There is a notice on the door of the RSC's rehearsal room instructing ladies to wear bodices, bustles and skirts for all Roaring Girl rehearsals. Next to the notice is a rack over which said items are slung seductively. I wonder for a moment whether the notice applies to lady journalists as well as lady actresses before deciding reluctantly that, even if it did, the petticoats were made for people somewhat taller than me.
As I enter, the actress Lisa Dillon is midway through flooring, verbally and physically, a strapping young man at least a foot taller than her. She's not wearing a bodice or a bustle or even a skirt (perhaps she's too short too?). Instead, Dillon prowls the floor in a Sherlock-style overcoat a with a top hat, roguishly aslant. She looks incredibly cool. But then, as Dillon explains, Moll Cutpurse, the character she plays, is incredibly cool. "I think it possible," she says, "the audience may leave saying: 'Moll is the coolest woman I've ever witnessed on stage.'"
Moll Cutpurse is based on the real-life Mary Frith – a cross-dressing, pipe-smoking, brothel-keeping, pickpocketing, parrot-keeping, mastiff-breeding extrovert born sometime in the mid-1580s. If this were not enough to make Frith extraordinary, she has a good claim to being the first English female to appear professionally on stage. She used to perform at the Fortune Theatre, entertaining audiences with her music and banter.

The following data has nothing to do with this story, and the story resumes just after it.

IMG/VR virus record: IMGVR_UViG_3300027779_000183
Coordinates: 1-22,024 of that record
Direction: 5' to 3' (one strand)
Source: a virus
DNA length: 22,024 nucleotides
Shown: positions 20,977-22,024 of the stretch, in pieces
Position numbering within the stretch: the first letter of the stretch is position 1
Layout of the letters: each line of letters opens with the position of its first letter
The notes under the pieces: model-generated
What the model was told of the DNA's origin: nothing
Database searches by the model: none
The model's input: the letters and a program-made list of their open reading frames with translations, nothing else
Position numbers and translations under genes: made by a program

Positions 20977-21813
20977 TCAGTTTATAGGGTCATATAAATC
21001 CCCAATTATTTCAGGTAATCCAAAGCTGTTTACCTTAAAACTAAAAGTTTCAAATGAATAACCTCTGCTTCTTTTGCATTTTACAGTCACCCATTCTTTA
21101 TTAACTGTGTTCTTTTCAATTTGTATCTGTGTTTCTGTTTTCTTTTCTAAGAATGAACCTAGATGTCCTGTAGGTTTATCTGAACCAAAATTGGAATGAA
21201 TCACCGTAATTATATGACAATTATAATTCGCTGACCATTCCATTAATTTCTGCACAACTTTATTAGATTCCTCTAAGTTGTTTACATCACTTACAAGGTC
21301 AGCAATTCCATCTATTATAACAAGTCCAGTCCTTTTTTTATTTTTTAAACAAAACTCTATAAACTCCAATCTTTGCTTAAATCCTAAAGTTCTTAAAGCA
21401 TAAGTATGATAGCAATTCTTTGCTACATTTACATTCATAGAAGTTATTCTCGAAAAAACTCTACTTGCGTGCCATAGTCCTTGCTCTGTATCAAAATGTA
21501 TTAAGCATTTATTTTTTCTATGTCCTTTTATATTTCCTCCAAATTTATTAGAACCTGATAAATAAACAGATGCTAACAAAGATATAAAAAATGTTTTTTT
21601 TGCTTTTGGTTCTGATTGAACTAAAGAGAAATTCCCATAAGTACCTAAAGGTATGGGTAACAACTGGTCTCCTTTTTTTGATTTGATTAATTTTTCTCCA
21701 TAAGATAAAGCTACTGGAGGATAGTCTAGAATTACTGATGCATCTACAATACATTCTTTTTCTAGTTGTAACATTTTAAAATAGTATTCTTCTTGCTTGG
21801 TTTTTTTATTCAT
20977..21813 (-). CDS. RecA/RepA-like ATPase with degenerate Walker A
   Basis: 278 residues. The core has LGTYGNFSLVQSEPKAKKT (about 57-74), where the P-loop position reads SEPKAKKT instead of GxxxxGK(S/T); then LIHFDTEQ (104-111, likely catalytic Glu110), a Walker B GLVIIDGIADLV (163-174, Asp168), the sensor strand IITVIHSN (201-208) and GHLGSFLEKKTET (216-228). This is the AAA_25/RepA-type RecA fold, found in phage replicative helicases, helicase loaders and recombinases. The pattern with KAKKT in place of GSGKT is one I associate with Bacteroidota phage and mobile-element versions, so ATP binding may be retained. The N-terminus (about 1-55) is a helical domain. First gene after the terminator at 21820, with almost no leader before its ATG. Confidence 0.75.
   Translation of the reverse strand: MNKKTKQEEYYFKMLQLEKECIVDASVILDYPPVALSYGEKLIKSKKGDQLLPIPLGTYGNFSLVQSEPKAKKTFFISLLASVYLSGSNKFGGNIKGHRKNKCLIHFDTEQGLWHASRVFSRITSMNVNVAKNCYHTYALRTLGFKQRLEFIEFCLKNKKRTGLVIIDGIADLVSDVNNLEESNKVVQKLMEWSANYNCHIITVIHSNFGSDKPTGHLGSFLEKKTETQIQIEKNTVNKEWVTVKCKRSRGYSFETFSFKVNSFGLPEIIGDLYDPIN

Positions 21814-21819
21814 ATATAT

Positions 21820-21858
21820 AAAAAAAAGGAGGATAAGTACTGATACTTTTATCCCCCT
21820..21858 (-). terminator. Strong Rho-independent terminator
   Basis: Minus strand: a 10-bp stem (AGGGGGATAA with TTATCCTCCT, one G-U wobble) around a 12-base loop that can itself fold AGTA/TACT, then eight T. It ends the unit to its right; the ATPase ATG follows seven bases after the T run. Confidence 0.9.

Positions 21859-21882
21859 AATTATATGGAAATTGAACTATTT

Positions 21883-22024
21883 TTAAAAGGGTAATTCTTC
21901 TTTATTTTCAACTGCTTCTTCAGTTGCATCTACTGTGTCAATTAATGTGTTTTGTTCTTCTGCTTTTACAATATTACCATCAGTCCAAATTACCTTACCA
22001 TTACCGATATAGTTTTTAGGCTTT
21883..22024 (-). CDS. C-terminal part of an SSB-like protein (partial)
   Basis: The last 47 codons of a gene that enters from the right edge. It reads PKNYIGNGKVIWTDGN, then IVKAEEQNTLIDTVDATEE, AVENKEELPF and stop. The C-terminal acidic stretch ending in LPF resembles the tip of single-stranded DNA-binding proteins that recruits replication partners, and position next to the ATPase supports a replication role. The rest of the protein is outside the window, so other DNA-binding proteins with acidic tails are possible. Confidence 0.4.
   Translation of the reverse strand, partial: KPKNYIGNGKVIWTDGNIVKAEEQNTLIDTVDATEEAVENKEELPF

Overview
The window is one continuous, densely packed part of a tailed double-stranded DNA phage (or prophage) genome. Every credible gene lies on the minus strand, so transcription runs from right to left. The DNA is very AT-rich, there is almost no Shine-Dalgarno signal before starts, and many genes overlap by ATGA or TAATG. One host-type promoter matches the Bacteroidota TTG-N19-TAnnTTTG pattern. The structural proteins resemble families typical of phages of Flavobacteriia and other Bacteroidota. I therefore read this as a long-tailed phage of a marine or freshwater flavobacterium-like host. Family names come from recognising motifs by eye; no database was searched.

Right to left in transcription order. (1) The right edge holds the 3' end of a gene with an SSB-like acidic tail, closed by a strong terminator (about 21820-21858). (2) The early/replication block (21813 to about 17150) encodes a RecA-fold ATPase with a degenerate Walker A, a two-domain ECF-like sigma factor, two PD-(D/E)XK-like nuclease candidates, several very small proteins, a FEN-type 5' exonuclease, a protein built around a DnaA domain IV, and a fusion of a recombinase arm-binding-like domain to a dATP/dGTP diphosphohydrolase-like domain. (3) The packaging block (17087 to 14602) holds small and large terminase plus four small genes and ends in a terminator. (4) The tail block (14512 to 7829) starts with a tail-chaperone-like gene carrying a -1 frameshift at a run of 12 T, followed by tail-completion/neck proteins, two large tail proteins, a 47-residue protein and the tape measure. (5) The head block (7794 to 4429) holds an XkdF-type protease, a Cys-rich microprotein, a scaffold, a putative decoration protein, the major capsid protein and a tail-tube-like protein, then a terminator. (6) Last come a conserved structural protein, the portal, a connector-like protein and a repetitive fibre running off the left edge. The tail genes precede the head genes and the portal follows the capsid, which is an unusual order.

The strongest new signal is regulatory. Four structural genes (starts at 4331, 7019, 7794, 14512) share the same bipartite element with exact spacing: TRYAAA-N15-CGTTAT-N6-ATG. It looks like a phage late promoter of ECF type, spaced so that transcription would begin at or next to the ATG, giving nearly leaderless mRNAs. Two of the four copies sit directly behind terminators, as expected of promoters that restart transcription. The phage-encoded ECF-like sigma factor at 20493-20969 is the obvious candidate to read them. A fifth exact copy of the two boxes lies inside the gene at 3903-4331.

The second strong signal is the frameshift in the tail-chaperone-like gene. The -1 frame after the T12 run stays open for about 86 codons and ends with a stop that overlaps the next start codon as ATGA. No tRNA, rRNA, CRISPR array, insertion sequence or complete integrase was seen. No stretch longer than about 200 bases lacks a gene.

Frith was one of the rare people to receive folk hero(ine) status in their own time, and in 1611 Thomas Dekker and Thomas Middleton made her (albeit slightly whitewashed) the heroine of a play. Legend has it that Frith herself was in the audience of the first night and gave the epilogue. Dillon calls Frith "one of the most uncelebrated female icons in history".
It has been one of the greatest challenges of the play, says director Jo Davies, to find the voice for the "roaring girl" – a woman who is equally, "sexual, political, personal, playful and individual". But it is this voice that appeals to Davies, that of an early 17th-century heroine "who doesn't want to get married… and follow the usual line of protocol for a woman of the 1600s". It seems to her that even today "there's a great deal of expectation on women that they will grow up and get married and have children". Anything else, Davies believes, "is seen as a rather pitiable path".
Unsurprisingly, given sexism is such a theme of the play, it becomes the theme of my conversation with Dillon. She has acted with Benedict Cumberbatch in three plays and in her first ever television job (Cambridge Spies) she had the big role, while Cumberbatch had a minor role as a journalist. She has also starred alongside Andrew Scott and Chris O'Dowd. "When you look at the leading men who I've played opposite, it's quite extraordinary the way in which their careers have taken off."
While Dillon admits she has not always made the most commercial choices, she still think it helps to be male: "At every point in those productions, I've matched them critically, I've matched them with size of role, I've matched them with audience enjoyment, so..." So what else could it be, is her silent question. Is there a little bit of her which would like to have the celebrity status of her former male co-stars? Dillon places her head to one side as she considers the question. She is clearly trying to be as honest as possible. "Well, it probably comes from a place of ego and vanity. Yes, I'd like to be on the inside."
Then Dillon gives herself a shake and finishes, Moll-like, defiantly upbeat, "No. The inner-circle can keep their inner-circle and I'll keep playing characters like Moll!"
'The Roaring Girl', Swan Theatre, Stratford-upon-Avon (www.rsc.org.uk) 9 April to 30 September